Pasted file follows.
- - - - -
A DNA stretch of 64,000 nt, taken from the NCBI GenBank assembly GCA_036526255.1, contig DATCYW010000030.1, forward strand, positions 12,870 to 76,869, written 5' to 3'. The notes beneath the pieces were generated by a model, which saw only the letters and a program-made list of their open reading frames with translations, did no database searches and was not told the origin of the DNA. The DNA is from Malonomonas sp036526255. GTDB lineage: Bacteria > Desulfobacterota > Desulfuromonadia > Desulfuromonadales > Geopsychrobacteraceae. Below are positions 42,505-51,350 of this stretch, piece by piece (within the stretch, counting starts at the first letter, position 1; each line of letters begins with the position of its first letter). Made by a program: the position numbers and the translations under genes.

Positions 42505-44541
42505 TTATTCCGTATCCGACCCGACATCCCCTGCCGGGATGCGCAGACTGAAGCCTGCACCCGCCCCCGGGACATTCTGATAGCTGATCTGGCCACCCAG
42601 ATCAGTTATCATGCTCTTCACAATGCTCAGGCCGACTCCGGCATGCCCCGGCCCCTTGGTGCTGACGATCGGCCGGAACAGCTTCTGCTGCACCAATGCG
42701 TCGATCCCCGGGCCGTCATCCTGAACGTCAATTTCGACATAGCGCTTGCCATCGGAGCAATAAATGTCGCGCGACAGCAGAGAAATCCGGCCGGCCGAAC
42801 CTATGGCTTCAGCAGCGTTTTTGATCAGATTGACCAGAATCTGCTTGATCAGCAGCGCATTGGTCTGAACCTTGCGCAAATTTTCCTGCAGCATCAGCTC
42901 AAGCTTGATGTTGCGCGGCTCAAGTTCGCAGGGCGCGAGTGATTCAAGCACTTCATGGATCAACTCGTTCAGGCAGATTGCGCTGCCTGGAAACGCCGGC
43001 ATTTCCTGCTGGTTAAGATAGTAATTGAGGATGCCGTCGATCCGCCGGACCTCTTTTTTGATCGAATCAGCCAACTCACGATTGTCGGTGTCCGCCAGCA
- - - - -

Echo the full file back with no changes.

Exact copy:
A DNA stretch of 64,000 nt, taken from the NCBI GenBank assembly GCA_036526255.1, contig DATCYW010000030.1, forward strand, positions 12,870 to 76,869, written 5' to 3'. The notes beneath the pieces were generated by a model, which saw only the letters and a program-made list of their open reading frames with translations, did no database searches and was not told the origin of the DNA. The DNA is from Malonomonas sp036526255. GTDB lineage: Bacteria > Desulfobacterota > Desulfuromonadia > Desulfuromonadales > Geopsychrobacteraceae. Below are positions 42,505-51,350 of this stretch, piece by piece (within the stretch, counting starts at the first letter, position 1; each line of letters begins with the position of its first letter). Made by a program: the position numbers and the translations under genes.

Positions 42505-44541
42505 TTATTCCGTATCCGACCCGACATCCCCTGCCGGGATGCGCAGACTGAAGCCTGCACCCGCCCCCGGGACATTCTGATAGCTGATCTGGCCACCCAG
42601 ATCAGTTATCATGCTCTTCACAATGCTCAGGCCGACTCCGGCATGCCCCGGCCCCTTGGTGCTGACGATCGGCCGGAACAGCTTCTGCTGCACCAATGCG
42701 TCGATCCCCGGGCCGTCATCCTGAACGTCAATTTCGACATAGCGCTTGCCATCGGAGCAATAAATGTCGCGCGACAGCAGAGAAATCCGGCCGGCCGAAC
42801 CTATGGCTTCAGCAGCGTTTTTGATCAGATTGACCAGAATCTGCTTGATCAGCAGCGCATTGGTCTGAACCTTGCGCAAATTTTCCTGCAGCATCAGCTC
42901 AAGCTTGATGTTGCGCGGCTCAAGTTCGCAGGGCGCGAGTGATTCAAGCACTTCATGGATCAACTCGTTCAGGCAGATTGCGCTGCCTGGAAACGCCGGC
43001 ATTTCCTGCTGGTTAAGATAGTAATTGAGGATGCCGTCGATCCGCCGGACCTCTTTTTTGATCGAATCAGCCAACTCACGATTGTCGGTGTCCGCCAGCA